3 Things to Know About Home Oxygen Therapy
Our bodies can’t survive without the oxygen that we take in from the air we breathe. However, for people who suffer from diseases of the lungs or other types of medical conditions that affect the lungs, it can be difficult to get enough of that oxygen. Not getting enough can leave you feeling short of breath while also causing issues with your brain, heart, and other body parts.
Oxygen is a prescription and you’ll need that and the correct oxygen therapy equipment in order to use it, but it can be a tremendous help. It’s a method of getting a bit of additional oxygen as you’re breathing. Let’s take a closer look.
How Much Is Necessary?
Even though you’ll need a bit of equipment in order to use oxygen, you can use it at home with proper self-care. The prescription given to you by your doctor will let you know exactly how much you’ll need each minute. He’ll also let you know exactly when it’s needed. Some people will need it around the clock while others might only need it while sleeping or exercising.
For those suffering from COPD or other lung conditions and who might be wondering how much they will need, the doctor you see will determine this by checking your normal O2 saturation levels. This is done by using a device that can clip to your finger, earlobe, or toe, or by doing a blood test.
Oxygen is a gas, but it’s relatively safe – even for those who use it because of lung cancer. That being said, it can make other things burn more easily, brighter, and hotter. Because of this, there are a few safety tips that should be followed.
- One of them is to not smoke cigars or cigarettes and don’t allow other people to smoke around you. You should avoid open flames, like burning tobacco, cigarette lighters, and matches.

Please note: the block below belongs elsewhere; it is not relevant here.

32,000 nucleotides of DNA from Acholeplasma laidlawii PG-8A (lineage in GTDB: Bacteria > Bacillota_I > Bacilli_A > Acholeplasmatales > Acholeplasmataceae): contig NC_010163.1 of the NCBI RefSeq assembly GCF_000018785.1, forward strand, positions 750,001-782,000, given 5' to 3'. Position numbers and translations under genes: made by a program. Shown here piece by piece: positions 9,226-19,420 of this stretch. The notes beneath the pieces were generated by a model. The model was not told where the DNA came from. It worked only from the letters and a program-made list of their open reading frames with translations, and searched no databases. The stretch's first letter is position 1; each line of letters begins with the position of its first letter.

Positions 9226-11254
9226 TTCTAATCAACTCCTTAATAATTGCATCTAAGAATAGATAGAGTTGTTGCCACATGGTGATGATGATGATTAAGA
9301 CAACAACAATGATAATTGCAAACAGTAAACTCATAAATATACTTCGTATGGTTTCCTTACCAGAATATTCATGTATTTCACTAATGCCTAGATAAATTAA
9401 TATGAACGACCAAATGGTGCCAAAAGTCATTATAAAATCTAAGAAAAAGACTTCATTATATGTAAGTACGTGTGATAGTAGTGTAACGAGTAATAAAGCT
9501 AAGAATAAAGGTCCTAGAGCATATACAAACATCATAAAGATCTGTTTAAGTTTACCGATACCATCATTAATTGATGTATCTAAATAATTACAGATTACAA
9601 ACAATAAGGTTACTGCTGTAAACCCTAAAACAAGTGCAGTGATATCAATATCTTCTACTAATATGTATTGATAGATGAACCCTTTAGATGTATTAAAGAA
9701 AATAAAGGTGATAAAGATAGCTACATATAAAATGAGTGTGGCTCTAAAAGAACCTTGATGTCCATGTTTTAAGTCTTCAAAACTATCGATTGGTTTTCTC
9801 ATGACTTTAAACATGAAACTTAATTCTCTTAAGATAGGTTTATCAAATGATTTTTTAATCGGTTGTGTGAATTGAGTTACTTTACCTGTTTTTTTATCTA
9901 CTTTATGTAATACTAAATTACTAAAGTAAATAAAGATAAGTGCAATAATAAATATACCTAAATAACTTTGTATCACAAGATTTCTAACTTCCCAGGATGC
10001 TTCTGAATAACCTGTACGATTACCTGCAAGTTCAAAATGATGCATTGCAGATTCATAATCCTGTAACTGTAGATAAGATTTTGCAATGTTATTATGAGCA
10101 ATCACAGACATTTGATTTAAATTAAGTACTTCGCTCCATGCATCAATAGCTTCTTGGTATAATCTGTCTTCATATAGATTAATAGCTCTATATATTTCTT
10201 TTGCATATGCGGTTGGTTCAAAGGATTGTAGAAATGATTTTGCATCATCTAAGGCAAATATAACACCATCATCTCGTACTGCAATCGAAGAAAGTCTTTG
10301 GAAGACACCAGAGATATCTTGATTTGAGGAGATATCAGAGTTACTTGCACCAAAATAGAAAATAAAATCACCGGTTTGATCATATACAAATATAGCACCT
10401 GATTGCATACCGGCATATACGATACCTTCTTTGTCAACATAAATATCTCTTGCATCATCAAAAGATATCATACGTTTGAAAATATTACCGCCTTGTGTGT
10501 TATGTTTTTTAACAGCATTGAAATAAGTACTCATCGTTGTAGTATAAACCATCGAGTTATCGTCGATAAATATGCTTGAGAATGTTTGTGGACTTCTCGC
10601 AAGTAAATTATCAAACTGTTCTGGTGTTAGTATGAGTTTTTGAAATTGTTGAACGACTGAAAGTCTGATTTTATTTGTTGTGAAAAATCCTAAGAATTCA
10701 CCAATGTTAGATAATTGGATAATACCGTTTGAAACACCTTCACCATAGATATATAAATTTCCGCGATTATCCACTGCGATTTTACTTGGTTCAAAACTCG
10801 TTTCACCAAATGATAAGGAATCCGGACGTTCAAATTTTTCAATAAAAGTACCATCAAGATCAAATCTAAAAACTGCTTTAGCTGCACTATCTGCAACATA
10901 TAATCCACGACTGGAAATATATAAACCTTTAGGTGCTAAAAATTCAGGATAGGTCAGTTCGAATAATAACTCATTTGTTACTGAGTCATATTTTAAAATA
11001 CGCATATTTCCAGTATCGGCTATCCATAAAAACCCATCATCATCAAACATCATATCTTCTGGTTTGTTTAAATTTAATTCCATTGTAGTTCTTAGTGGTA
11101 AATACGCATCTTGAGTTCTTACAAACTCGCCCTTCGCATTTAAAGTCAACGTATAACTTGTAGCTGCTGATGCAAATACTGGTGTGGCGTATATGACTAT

- You should also try to keep a distance of at least five feet between yourself and sources of heat. This includes things like gas or electric heaters, lit fireplaces, candles, and gas stoves.
- Additionally, try to avoid using products that are flammable. Things of this nature include aerosol sprays, paint thinners, and cleaning fluids.
- You always need to ensure that your oxygen containers are upright. Some people will even attach them to other, immovable, objects so that they’ll not topple over.
- Stay away from things that contain petroleum, grease, or oil. This includes ointments and creams that contain petroleum – such as Vaseline. Especially keep them away from your chest and head.
- Keep a fire extinguisher close to you. You should also let firefighters know that there is oxygen in the home. Some fire stations will offer stickers to put in your windows to this effect.
- You should also let your energy company know that there’s an oxygen concentrator in your house so that in the event of a power failure, you’ll get priority.
There are a few different ways to get oxygen. The method you’ll use will be determined by your doctor, who’ll look at factors such as your lifestyle, the amount you need, and other things.
Some people will need an oxygen concentrator. This type of machine uses a motor and electricity. Some of them utilize batteries though. The machine will take regular air in and then filter out all of the additional gases so that you’re left with oxygen. It’s rather bulky at around 50 pounds, but it has wheels so you can pull it around your home.
Being on oxygen isn’t always easy, but with the proper use and care, it can at least be safe and keep you going.